|New York City|
As a young shortwave-crazed kid in the 50's, there was nothing that I looked forward to more than the weekend and being able to stay up as late as I wanted, tuning the bands on my big old GE cathedral ... high up in my third-floor attic bedroom shack. But number two on the list was my weekly Saturday morning trip, by bus, to Vancouver's north Granville Street and then on to the library. There I could read the latest radio magazines as well as look at their huge archived collection of earlier issues.
In the 50's, there was a three block strip of radio shops on the north end of Granville street, just after the bridge into downtown Vancouver.
During this same time span, once or twice per year, the family would pile into Dad's old Chevrolet and we would make a road-trip to Seattle. Unlike the present, our Canadian dollar was worth more than the American dollar back then, so there were always some great shopping bargains to be found. I recall there being a number of old radio shops as well as several surplus stores just south of Pike Street, on 1st Avenue as well as a few more, one or two blocks down the hill toward the docks. Maybe these were the last vestiges of Seattle's version of 'Radio Row'.
Of course nothing compares with the original 'Radio Row', located in the lower Manhattan district of New York City. It was born along with radio itself and by the early 30's the Cortlandt Street neighbourhood was blanketed with shops selling radios to consumers and components to builders. A Saturday morning trip to the Cortlandt Street paradise was a ritual for hundreds of radio fanatics for more than four decades, as seen in this timely old film taken one typical (Saturday?) morning on New York's 'Radio Row' ... what an amazing time it must have been!
From "The Death of New York's Radio Row", by Syd Steinhardt :
"Radio Row's popularity peaked in the 1950s. Its proximity to the New Jersey ferry docks and the financial district, combined with the advent of new consumer electronics goods and postwar demand, attracted floods of shoppers to the area every day except Sunday. To service their customers, stores opened at 7:00 a.m. on weekdays and closed late on Saturdays.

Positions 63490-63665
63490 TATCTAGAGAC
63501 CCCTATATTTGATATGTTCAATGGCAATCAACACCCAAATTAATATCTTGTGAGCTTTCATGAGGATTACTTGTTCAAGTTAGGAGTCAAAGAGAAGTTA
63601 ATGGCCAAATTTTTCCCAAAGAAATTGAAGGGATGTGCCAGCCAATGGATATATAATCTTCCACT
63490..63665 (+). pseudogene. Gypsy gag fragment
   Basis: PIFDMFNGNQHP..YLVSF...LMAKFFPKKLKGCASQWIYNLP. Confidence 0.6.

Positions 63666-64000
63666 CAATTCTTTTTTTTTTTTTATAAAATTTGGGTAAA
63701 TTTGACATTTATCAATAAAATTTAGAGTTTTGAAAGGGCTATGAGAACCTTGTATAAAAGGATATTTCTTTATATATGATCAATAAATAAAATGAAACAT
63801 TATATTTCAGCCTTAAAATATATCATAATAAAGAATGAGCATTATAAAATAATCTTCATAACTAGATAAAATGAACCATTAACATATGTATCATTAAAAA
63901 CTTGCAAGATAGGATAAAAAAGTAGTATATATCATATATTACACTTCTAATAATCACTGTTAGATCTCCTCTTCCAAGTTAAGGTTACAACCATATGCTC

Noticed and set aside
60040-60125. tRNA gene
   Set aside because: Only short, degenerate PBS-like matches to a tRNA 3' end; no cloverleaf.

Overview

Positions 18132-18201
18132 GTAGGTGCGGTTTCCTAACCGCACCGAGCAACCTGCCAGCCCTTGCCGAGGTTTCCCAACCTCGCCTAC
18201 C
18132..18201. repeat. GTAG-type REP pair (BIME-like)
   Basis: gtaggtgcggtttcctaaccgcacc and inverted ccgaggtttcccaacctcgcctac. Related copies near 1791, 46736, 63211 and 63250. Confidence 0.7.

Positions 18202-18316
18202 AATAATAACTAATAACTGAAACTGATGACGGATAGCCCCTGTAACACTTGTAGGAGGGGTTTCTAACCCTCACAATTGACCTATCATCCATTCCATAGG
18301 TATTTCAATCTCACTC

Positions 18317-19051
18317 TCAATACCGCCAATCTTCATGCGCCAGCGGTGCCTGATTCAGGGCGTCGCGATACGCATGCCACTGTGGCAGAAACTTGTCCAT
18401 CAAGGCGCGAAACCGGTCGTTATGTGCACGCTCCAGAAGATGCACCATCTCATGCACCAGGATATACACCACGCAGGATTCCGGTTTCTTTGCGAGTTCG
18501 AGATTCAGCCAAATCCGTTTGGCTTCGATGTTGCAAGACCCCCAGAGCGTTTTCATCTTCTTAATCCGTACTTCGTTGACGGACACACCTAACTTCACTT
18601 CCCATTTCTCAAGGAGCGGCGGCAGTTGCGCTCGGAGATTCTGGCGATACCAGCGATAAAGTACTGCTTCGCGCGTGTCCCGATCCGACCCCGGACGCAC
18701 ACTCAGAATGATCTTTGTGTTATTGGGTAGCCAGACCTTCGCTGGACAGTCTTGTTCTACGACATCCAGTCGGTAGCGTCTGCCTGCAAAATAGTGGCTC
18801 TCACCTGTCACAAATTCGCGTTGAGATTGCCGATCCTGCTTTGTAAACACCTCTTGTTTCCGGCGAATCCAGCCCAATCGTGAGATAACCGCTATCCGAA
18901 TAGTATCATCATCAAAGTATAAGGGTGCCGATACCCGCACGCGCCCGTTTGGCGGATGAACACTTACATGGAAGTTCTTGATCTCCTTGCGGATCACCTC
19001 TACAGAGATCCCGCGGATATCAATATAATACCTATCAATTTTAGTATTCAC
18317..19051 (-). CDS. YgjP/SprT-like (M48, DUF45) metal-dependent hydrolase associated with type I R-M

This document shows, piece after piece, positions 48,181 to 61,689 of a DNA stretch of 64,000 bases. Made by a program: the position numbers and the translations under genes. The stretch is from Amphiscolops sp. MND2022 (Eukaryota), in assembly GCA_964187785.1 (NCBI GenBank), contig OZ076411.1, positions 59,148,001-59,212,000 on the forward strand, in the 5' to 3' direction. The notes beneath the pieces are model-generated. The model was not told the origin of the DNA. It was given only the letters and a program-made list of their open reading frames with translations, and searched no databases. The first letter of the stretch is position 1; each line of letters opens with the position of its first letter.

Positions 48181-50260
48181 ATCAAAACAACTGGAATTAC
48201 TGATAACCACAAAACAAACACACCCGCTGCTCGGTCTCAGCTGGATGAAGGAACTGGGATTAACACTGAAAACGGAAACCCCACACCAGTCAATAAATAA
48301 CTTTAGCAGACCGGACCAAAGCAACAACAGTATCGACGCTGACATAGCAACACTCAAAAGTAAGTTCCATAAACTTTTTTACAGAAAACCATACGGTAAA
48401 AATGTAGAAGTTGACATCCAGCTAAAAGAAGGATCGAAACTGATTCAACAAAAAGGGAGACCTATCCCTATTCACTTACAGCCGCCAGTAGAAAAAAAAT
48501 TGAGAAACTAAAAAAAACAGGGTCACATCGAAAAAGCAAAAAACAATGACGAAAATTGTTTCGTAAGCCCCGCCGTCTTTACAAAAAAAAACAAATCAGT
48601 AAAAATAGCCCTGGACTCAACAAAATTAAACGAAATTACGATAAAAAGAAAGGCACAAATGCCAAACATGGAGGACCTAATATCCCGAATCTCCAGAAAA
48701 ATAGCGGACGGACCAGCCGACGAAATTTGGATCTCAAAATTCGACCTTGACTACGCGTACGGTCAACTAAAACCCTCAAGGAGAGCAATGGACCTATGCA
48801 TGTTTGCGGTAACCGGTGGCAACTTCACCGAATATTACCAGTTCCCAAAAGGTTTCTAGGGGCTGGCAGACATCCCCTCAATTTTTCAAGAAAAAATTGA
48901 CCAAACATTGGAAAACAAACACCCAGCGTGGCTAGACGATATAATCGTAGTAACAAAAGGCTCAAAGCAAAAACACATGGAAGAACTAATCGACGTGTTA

Radio Row was not a neat and pretty sight. Block upon block over 300 street level stores, with over three times as many enterprises in the floors above them were jammed into 20 to 25-foot storefronts, up and down streets such as Albany, Carlisle, Greenwich and Liberty. Their shelves and floor spaces were packed with vacuum tubes, condensers, transistors and other high-tech bric-a-brac for ham radio enthusiasts and do-it-yourselfers. It was, as the New York Times called it in 1950, "a paradise for electronic tinkerers." "
By the mid sixties, only a few radio shops remained and after some very bitter court battles, the remaining merchants were 'bought out' and the Cortlandt Street area was cleared so that construction could begin on the World Trade Center's twin towers. Today, the area is now home to One World Trade Center, the tallest building in the U.S.A. and to the 9/11 Memorial ... now all sacred ground.
|courtesy: New York Port Authority|
I was in New York City, three years after 9/11 and recall looking with much sadness into the multi-block deep hole in the ground ... how much happier it must have been there, back on those wonderful Saturday mornings, on 'Radio Row'.